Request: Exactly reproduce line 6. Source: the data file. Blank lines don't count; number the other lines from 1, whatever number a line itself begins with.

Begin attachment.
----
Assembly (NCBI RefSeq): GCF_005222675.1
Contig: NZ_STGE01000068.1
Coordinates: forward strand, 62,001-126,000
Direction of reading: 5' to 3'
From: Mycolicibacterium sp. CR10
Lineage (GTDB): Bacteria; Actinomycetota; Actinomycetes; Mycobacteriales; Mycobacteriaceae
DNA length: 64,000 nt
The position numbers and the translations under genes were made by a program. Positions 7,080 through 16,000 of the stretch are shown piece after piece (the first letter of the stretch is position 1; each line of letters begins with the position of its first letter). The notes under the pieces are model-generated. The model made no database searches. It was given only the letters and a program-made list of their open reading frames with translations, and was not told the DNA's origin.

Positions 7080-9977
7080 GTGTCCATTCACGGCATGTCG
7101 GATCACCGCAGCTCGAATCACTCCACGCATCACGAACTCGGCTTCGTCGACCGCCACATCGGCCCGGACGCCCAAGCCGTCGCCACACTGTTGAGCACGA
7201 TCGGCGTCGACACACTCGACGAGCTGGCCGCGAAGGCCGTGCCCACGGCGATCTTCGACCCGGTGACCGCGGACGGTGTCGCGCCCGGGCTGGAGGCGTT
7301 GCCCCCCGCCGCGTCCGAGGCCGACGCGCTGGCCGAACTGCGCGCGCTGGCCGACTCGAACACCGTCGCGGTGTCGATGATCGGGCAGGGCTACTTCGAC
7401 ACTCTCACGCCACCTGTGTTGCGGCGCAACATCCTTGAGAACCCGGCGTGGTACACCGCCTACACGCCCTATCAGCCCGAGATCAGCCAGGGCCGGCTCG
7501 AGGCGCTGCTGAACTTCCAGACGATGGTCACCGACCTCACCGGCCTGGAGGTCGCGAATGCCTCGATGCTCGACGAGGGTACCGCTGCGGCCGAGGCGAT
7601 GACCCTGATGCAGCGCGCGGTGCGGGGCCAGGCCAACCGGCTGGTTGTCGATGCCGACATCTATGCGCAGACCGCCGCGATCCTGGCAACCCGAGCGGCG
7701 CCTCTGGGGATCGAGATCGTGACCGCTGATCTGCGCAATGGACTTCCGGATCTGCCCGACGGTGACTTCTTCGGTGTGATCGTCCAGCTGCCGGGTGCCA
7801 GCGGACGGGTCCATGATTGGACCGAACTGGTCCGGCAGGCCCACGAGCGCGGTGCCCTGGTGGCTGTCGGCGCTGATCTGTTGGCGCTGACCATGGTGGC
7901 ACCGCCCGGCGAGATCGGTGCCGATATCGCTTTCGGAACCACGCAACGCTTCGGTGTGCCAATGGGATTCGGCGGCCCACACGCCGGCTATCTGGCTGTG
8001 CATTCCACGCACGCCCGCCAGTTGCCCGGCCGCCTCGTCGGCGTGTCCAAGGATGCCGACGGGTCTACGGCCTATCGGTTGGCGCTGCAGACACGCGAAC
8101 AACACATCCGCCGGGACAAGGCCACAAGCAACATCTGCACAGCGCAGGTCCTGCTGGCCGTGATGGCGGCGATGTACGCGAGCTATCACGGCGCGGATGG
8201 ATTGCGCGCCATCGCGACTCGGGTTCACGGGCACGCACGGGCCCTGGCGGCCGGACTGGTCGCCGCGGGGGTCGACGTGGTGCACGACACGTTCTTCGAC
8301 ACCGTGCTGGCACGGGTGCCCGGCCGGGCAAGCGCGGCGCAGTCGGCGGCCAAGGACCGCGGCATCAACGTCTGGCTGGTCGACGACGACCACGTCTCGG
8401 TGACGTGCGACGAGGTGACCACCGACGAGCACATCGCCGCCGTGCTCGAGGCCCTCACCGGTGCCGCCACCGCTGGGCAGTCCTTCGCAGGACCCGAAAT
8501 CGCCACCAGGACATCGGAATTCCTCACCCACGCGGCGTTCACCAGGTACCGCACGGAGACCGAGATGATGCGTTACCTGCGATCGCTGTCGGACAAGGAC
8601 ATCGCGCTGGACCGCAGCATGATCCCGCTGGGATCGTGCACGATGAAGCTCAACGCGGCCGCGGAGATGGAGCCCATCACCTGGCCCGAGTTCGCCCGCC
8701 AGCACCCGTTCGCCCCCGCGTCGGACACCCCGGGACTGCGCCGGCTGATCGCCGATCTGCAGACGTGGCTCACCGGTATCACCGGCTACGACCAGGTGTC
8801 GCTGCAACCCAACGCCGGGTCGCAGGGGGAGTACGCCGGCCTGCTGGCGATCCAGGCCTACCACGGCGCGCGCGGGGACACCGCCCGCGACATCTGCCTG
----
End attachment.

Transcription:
Lineage (GTDB): Bacteria; Actinomycetota; Actinomycetes; Mycobacteriales; Mycobacteriaceae